A Chorus Line Is Not For The Young Of Age
A Chorus Line Is Not For The Young Of Age - Don't Get Me Started!
I came across this review of the current Broadway tour of A Chorus Line and having great affection in my heart for this musical, I just had to write a rebuttal. The original review from the Orange County Register by Paul Hodgins can be accessed through one of the links below. Although I haven't seen the recent Broadway or touring production of the show, I have seen enough of it on shows here and there (Ugh, Mario Lopez on Dancing With The Stars) to realize that this show is not what it once was nor is it for everyone. Then again, it never was for everyone. I know this first hand as I played "Paul" in a production of the show years ago. And while the production I was in was not on Broadway, it had all the original choreography and staging, directed by a member of the Broadway show. A Chorus Line is not for the young of age - Don't Get Me Started!
What people seem to fail to realize is that A Chorus Line was groundbreaking on many levels. Nothing like it had ever been seen before and while I agree that the sensibilities of theatre goers as well as the public at large may not find the stories or the way that they are told in this show as shocking as they were in 1975 when the show first appeared on Broadway, you have to remember that this was a first of its kind. Maybe it didn't need to be or shouldn't have been brought back to Broadway but maybe just maybe it's the people producing the show and the kids in it who get the show the least.
You see, the show was a confessional piece about the chorus dancers that you never got to meet or know their stories. It was meant to show the sacrifice and the humanity of the kids who went into this very difficult field with a lifespan something similar to the common house fly but how it meant everything to them. But you see today we're all so numb to fame (thanks to reality television) that being a dancer in a Broadway show seems so much less to some than getting to eat cockroaches or ants on a television show where you could possibly make money and have your face plastered into oblivion thanks to syndication.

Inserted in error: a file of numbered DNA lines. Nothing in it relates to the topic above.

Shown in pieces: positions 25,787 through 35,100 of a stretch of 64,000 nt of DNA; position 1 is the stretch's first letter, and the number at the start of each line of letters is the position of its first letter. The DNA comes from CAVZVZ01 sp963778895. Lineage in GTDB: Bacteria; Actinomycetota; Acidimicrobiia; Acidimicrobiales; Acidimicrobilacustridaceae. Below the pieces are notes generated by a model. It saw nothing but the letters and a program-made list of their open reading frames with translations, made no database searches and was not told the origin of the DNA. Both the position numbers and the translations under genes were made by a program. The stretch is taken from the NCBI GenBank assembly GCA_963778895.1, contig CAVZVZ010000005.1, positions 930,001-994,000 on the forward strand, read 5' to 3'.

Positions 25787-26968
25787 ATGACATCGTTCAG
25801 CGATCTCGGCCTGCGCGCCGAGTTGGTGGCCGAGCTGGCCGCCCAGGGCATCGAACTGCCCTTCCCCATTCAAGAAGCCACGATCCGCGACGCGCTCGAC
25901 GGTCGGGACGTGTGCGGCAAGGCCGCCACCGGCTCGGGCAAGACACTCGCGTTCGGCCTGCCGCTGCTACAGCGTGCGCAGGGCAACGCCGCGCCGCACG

Broadway used to mean something. It was the pinnacle to many people, including this writer. Being a chorus dancer (or a "gypsy" as it's called) was right up there with fame, fortune and success. Even back in its day the show A Chorus Line was misunderstood. You see, it was a show that asked the dancers to tell their stories in a non-acting kind of way, to just be under the pressure of needing the job and a director who asks to know more of his perspective auditioners than whether or not they can pick up the steps. He wants to know their stories. The show isn't about flashy costumes or one fabulous number after another, it's about the stories; stories that were compiled from real life Broadway dancers over a series of sessions and recorded by the playwrights and Michael Bennett then put together masterfully for the stage. Dreams, disappointments, people trying to make their parents notice them and boys who were gay trying to find acceptance in themselves and their work. What a shame that the new version is so "acty" that most of the original message is missed.
Young dancers may hope to get on the show So You Think You Can Dance now instead of Broadway but the stories that motivate them to dance, to strive to be better just may have similarities that existed to the Broadway hopefuls in 1975 that filled the show A Chorus Line. So maybe this production isn't everything it should be, that's the true shame here but it's not that the show hasn't worn well, it's that some of us have become jaded beyond our years (are you listening Mr. Hodgins?). In 1975, it was a different time, it was a time when Broadway wasn't run by corporate offices who only cared about getting Lance Bass in a show so that ticket sales would stay steady. Instead, it was a time when the play was the thing. Call me nostalgic but I do miss those times, ever so.
I decided, halfway through viewing my umpteenth production of "A Chorus Line" Thursday at the Ahmanson Theatre, that there are many reasons not to like this mid-'70s relic, which has aged about as gracefully as the Ford Pinto, avocado-green kitchen appliances and the music of Neil Sedaka. (Read my review.) Herewith is my list of the 19 things I hate about "A Chorus Line." (Why 19? Anybody who's seen the thing will be able to answer that question.)
19. Zach's disembodied Freudian analysis of the auditioning dancers. He's like the Wizard of Oz as a therapist.
17. Tearful confessions about rotten childhoods.
16. Streetwise girls with "moxie."
15. Bad working-class New York accents. Dees guys and dos gals really get on my noives.
14. Innocent, tremulous young things from the heartland. To a New Yorker, everyone west of the Hudson is still chewing a hayseed when they get off the Greyhound at Penn Station.
12. Gay men vying for the "Nellier than thou" contest.
11. Choreographers who yell out "five-six-seven-eight!" when they're nowhere near the end of the musical phrase.
10. Step-kick lines. For any reason, at any time.
9. Guys who show they're tough by chewing gum, wearing tight wife beaters and looking like a minor member of the Jets.
8. Gay clichés.
7. Bimbo clichés.
6. Slut clichés.
5. Using child abuse as a dramatic catalyst when the story gets draggy.
4. Never knowing a thing about the accursed show they're auditioning for.
3. Using dancers' intimate confessionals as a principal narrative device.
2. Getting the phrase "singular sensation" stuck in my brain for three days.
And the Number One reason I hate "A Chorus Line": "One."
This entry was posted on Friday, May 23rd, 2008 at 3:34 pm and is filed under Theater by Paul Hodgins.
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